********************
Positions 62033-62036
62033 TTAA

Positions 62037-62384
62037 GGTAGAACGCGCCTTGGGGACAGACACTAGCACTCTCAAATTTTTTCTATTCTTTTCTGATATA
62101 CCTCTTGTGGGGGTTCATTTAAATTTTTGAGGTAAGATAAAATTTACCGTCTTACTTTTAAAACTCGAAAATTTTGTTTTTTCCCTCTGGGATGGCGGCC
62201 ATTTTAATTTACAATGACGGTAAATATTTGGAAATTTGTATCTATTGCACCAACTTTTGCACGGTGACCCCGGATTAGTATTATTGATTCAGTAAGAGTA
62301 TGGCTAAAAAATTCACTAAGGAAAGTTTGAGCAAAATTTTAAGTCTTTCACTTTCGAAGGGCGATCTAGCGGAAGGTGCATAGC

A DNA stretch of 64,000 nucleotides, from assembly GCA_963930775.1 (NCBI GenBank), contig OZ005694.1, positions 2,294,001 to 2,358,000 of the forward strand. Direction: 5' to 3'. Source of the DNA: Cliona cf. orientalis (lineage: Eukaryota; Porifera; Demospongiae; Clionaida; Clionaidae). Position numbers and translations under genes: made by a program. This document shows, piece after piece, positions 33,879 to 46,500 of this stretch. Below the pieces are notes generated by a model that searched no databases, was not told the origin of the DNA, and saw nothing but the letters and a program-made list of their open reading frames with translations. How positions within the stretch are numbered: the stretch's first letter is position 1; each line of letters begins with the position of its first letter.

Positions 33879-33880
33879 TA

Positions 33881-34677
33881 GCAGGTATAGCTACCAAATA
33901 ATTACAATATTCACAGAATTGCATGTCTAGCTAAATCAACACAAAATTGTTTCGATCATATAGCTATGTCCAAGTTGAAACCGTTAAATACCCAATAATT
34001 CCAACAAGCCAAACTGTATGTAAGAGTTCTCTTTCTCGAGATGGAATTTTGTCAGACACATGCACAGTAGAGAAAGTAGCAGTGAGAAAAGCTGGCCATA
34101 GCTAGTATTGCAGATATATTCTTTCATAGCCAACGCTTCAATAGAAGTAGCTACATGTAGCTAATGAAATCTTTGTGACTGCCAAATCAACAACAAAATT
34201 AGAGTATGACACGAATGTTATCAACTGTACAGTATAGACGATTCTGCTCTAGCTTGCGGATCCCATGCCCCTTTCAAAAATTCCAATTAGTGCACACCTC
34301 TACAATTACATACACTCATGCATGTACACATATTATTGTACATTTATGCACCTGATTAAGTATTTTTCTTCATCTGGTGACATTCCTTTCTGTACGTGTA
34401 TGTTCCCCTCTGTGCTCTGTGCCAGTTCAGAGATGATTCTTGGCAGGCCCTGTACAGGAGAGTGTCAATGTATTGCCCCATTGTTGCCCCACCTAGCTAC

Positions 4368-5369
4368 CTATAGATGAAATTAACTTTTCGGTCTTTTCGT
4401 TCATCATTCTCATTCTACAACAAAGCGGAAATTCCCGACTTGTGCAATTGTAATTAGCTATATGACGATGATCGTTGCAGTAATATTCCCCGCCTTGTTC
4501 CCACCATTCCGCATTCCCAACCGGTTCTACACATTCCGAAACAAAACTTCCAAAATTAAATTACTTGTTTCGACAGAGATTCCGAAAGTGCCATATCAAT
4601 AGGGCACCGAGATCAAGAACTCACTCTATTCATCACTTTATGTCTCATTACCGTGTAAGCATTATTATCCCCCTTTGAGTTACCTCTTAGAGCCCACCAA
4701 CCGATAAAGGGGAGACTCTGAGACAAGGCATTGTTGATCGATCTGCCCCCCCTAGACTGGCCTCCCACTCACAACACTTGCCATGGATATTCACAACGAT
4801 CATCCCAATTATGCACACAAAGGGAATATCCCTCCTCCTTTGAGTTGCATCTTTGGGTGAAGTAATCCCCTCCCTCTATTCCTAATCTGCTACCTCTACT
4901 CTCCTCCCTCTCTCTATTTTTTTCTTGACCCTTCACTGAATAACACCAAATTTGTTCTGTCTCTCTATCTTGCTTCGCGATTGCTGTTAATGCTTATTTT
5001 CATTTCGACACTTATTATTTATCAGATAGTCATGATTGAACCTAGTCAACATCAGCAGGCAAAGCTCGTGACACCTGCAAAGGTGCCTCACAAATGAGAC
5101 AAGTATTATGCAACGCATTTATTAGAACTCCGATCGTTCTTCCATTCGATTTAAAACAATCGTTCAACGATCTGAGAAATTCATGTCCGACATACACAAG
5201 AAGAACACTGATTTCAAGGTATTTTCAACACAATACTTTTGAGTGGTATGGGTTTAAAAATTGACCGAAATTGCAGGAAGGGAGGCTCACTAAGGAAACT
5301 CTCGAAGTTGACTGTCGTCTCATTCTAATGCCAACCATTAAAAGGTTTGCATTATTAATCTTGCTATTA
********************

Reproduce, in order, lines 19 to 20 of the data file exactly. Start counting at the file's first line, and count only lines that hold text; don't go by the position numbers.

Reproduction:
Positions 4368-5369
4368 CTATAGATGAAATTAACTTTTCGGTCTTTTCGT